Under these conditions, Chinese power seems to want to prevent wealthy business leaders from taking on too much importance in the economic system. Hence all kinds of controls which have multiplied in recent years and which exert significant pressure on the giants of the Chinese economy. In 2015, the Fosun company was targeted. This vast conglomerate is active in the fields of pharmacy, finance and tourism. Its CEO, Guo Guangchang, disappeared for four days. It has only been said that he “Helped” the police in an investigation into his fortune. In 2017, it was Wang Jianlin who was arrested.
Wang Jianlin, boss of the Wanda group, in 2017, in Beijing. | Wang Zhao / AFP
At the head of the Wanda group, he owns a large number of studios and cinemas in China. But Wanda increased investments abroad giving rise, according to the suspicions of the police in Beijing, to significant capital flight. After a few weeks, Wang Jianlin was released and the group announced that it was selling the equivalent of 8 billion euros of hotels and amusement parks around the world.
Recently, a restraint concerned Alibaba, the world’s largest B2B commerce platform chaired by Jack Ma. In December 2020, the group was accused of “Monopoly practices”. Specifically, it was criticized for prohibiting traders wishing to use its platform to sell their products via competing sites. In April 2021, Alibaba was fined $ 2.8 billion, or 3% of its revenue. On its networks, the group said: “We sincerely accept this sanction and will adhere to it firmly.”
An example not to follow
This case of Alibaba shows that in Beijing, the authorities are determined to deepen their control over the large Chinese groups. The aim is for them to be more in the service of Chinese government policy rather than growing up in their own interests. Seen from Beijing, the power of the American tech giants Google or Facebook is an example not to be followed. And in China, the firmness of the authorities is aimed in particular at the giants of the new Chinese economy, Baidu, Tencent or Xiaomi, which, in recent years, have developed and enriched considerably in China and in the rest of the world. Xi Jinping and the Communist Party leadership want to control these big corporations and the vast other conglomerates that have arisen as the Chinese economy has grown in strength. Otherwise, their importance will give them growing autonomy.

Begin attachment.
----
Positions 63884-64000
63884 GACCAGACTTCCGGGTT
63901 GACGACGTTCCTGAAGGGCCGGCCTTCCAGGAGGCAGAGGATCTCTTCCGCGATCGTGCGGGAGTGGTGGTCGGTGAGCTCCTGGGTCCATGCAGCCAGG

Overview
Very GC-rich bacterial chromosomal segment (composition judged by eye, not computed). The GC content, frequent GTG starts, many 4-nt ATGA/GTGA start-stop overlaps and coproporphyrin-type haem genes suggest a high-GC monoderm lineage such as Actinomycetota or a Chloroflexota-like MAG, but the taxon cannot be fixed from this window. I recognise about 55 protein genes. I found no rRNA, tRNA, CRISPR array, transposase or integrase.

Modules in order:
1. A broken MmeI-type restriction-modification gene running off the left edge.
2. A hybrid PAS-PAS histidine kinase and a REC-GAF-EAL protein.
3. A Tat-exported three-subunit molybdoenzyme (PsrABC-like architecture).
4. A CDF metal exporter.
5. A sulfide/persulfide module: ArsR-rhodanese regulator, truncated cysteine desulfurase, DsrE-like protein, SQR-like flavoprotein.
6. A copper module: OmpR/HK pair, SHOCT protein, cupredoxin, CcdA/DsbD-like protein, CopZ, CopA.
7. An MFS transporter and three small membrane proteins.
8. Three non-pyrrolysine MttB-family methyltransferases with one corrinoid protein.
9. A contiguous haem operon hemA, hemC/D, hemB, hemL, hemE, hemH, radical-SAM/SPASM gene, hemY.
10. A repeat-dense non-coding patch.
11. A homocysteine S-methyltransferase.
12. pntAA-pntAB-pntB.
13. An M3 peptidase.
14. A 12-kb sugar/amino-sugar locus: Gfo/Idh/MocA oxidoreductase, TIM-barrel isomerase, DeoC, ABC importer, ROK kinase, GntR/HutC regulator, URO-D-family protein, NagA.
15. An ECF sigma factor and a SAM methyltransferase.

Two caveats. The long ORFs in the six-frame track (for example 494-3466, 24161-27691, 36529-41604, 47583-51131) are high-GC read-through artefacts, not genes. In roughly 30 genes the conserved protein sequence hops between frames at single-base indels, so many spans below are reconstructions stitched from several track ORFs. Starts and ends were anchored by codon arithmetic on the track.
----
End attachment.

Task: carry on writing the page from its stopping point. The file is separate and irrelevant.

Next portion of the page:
This is not the first time that a ruling Communist Party has encouraged and then put the brakes on private initiative. Chinese leaders have full knowledge of what happened in 1921, when Russia had only been Soviet for four years. Lenin instituted economic liberalization under the name of NEP (New Economic Policy). It was then urgent to give a dynamic to the regime which had just faced a civil war and found itself confronted with a terrible famine. The NEP was a “Strategic withdrawal” in the construction of socialism and Lenin had declared that it was about “Give capitalism a limited place for a limited time”.
From then on, agricultural surpluses in the USSR were no longer requisitioned by the state and farmers were allowed to sell them on the free market. So much so that the production of family farms increased rapidly, and the peasants preferred to keep their production in order to sell it later at a better price. The result was a general increase in agricultural prices, which caused heavy industries or banks, in state hands, to increase their prices as well. The government declared a price freeze in 1925. Four years later, Stalin organized a nationalization of the entire economy, accompanied by extensive planning giving priority to the industrialization of the USSR. The objective was then to catch up with and exceed the performance of the capitalist economies. On January 6, 1930, a decree ended the NEP.
Increase Chinese wealth
In China, the government is not far today from seeing in the powerful and modern large companies of the country, the equivalent of what the agricultural owners were in the days of the NEP in the USSR. Beijing’s logic is no longer to encourage enrichment, but to show that the regime’s communist foundations have not been forgotten. There is no question of adhering to the spirit of free enterprise which is one of the foundations of the economy in the West.
China’s economic development and all the reforms that have been necessary since 1980 have always been initiated and authoritatively led by the leadership of the Communist Party. The goal is not to set up Chinese capitalism. On the contrary, it is first of all a question of making the best possible use of market resources to increase Chinese wealth and, then, of consolidating the monopoly of the Communist Party by strengthening its power. Faced with these objectives, billionaires in China have an economic function as an encouragement to enrichment. But they are not asked to be role models for society. This is what the Chinese Communist Party has been trying to let them know lately.